How It Is Done
Dental X-rays are taken in the dentist's office. The X-ray pictures are read by your Reference dentist Opens New Window.
- A dental technician will cover you with a heavy lead apron as you sit upright in a chair. This apron shields your body from X-rays. The technician can cover your neck with the collar of the apron (called a thyroid shield) to shield the Reference thyroid gland Opens New Window from radiation.
- Everyone else in the room wears a protective apron or stays behind a protective shield.
- The dental technician will have you bite down on a small piece of cardboard or plastic. The cardboard or plastic holds X-ray film. You may do this several times to get pictures of all your teeth. Some X-ray machines have a camera that circles your head and takes pictures of your teeth while you sit or stand.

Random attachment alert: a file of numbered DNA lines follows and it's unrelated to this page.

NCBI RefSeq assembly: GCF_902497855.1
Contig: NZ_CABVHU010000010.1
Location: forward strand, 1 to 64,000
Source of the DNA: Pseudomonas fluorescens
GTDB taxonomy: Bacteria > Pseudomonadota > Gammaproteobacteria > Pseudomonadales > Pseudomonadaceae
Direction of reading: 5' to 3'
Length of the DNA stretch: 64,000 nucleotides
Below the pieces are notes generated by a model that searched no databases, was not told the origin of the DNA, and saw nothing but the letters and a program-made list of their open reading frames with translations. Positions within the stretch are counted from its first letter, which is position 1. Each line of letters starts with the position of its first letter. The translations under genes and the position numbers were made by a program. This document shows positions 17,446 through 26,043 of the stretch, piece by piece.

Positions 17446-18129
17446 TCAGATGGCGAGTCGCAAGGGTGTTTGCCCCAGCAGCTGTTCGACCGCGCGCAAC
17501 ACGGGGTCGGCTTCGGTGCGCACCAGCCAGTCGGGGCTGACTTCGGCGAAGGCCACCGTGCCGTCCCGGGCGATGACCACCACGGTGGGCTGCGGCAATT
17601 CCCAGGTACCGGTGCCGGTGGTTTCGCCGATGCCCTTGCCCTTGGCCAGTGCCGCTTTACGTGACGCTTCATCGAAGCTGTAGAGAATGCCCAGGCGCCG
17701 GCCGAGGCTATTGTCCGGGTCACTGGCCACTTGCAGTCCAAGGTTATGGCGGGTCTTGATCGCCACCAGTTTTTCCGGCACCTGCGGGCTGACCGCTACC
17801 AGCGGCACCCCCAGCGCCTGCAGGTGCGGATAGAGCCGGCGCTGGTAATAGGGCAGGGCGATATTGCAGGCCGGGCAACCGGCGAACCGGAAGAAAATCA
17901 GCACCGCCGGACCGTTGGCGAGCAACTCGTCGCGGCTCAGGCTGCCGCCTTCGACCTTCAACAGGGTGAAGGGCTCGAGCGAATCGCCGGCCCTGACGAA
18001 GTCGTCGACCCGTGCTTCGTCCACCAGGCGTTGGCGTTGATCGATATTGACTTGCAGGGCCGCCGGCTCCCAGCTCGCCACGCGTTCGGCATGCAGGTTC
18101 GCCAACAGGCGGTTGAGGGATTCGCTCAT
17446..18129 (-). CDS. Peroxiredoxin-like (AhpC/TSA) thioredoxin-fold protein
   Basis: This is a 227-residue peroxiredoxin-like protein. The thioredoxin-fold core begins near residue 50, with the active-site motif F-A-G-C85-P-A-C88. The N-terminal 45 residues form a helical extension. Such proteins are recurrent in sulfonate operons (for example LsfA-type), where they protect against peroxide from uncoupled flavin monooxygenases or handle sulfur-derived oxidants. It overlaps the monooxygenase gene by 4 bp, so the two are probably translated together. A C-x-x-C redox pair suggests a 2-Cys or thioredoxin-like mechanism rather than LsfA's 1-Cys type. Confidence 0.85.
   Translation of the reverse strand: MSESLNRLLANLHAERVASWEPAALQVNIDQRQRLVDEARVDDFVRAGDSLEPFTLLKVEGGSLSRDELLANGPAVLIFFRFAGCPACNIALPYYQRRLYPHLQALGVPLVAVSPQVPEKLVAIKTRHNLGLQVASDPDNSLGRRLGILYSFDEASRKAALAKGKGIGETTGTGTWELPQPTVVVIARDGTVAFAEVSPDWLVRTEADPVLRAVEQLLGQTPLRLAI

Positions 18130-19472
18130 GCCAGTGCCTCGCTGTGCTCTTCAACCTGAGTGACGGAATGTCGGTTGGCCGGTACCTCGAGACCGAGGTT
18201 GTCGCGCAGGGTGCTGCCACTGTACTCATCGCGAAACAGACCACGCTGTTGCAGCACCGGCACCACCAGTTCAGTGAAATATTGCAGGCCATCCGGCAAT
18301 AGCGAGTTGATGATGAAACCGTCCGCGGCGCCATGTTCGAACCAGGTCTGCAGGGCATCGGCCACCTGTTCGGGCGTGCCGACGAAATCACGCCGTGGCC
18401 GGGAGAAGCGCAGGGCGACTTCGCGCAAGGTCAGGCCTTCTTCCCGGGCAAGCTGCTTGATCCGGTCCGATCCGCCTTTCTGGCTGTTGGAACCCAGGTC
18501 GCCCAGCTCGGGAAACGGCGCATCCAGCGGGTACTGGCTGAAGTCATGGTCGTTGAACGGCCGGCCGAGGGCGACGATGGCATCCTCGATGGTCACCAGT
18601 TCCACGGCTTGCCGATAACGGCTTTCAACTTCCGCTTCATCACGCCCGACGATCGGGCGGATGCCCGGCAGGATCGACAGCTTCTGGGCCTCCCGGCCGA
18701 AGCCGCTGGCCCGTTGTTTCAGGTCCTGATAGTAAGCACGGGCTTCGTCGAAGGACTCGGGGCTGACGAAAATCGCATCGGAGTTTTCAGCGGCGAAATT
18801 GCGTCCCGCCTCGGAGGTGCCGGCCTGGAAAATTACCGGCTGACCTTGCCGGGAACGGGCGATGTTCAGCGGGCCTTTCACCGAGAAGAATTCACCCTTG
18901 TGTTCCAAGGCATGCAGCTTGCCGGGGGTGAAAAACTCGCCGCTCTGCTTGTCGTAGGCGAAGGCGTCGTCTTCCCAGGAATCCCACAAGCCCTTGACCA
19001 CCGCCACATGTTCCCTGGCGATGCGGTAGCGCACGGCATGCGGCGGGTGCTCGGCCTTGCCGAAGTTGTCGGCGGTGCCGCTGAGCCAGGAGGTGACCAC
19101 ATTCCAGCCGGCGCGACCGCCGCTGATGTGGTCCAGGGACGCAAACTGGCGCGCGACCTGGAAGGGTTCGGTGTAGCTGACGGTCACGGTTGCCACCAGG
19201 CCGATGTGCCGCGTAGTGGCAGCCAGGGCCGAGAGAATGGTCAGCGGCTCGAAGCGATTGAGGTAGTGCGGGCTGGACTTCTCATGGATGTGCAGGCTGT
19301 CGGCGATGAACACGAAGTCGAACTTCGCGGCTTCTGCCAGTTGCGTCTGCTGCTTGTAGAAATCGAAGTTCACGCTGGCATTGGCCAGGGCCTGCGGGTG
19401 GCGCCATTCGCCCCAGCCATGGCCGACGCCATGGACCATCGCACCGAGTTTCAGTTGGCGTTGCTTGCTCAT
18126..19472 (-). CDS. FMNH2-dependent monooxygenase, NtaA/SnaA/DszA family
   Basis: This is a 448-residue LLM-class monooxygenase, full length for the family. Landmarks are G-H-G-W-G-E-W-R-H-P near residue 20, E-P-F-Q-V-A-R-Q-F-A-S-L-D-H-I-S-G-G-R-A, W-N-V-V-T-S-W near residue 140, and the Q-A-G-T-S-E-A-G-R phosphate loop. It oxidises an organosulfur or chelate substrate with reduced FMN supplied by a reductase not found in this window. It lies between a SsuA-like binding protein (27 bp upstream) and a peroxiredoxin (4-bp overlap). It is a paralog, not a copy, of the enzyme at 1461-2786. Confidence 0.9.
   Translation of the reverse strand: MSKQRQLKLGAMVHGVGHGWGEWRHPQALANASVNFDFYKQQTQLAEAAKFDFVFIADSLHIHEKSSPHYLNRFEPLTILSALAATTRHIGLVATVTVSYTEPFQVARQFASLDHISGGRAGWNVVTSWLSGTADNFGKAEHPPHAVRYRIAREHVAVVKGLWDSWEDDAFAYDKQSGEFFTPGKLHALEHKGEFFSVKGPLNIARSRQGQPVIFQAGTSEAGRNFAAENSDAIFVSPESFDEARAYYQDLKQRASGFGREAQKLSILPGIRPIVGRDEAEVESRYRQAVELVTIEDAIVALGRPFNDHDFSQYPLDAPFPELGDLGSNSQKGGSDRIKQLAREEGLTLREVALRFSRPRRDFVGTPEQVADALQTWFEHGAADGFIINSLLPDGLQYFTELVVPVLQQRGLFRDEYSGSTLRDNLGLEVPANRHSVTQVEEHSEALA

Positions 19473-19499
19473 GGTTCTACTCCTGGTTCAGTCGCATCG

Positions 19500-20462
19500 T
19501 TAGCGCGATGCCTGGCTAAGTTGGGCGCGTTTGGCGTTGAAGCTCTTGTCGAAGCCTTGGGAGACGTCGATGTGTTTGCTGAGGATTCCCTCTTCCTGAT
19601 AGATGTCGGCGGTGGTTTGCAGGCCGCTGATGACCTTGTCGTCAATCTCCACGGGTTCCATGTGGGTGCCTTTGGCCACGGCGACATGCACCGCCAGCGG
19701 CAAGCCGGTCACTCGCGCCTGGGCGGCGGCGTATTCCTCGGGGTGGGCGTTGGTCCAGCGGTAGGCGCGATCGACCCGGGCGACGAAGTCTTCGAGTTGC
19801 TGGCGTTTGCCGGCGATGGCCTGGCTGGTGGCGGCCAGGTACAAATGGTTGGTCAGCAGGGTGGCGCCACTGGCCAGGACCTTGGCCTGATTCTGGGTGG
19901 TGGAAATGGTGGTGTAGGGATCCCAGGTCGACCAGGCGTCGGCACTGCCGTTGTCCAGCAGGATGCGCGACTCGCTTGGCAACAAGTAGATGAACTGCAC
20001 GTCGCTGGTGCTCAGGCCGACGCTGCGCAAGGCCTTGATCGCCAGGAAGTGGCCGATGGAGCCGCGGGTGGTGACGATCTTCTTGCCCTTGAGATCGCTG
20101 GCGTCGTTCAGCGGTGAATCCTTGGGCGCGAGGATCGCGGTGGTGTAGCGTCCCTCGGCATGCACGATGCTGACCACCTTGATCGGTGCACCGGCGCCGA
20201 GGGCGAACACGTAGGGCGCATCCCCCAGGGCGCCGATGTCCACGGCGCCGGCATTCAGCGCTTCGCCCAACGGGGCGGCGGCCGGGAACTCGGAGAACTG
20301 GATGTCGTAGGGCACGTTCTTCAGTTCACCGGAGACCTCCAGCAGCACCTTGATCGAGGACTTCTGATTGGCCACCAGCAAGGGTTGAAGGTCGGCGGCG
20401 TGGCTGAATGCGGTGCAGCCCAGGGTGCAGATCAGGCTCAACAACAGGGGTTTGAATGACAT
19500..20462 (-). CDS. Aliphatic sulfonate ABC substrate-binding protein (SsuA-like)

- You may want to rinse your mouth before and after the X-rays.
Some dentists use digital radiography. This method uses an electronic sensor instead of X-ray film. An electronic image is taken and stored in a computer. This image can be viewed on a computer screen. Less radiation is needed to make an image with digital radiography than with standard dental X-rays.
|By:||Reference Healthwise Staff||Last Revised: Reference June 13, 2012|
|Medical Review:||Reference Patrice Burgess, MD - Family Medicine
Reference Steven K. Patterson, BS, DDS, MPH - Dentistry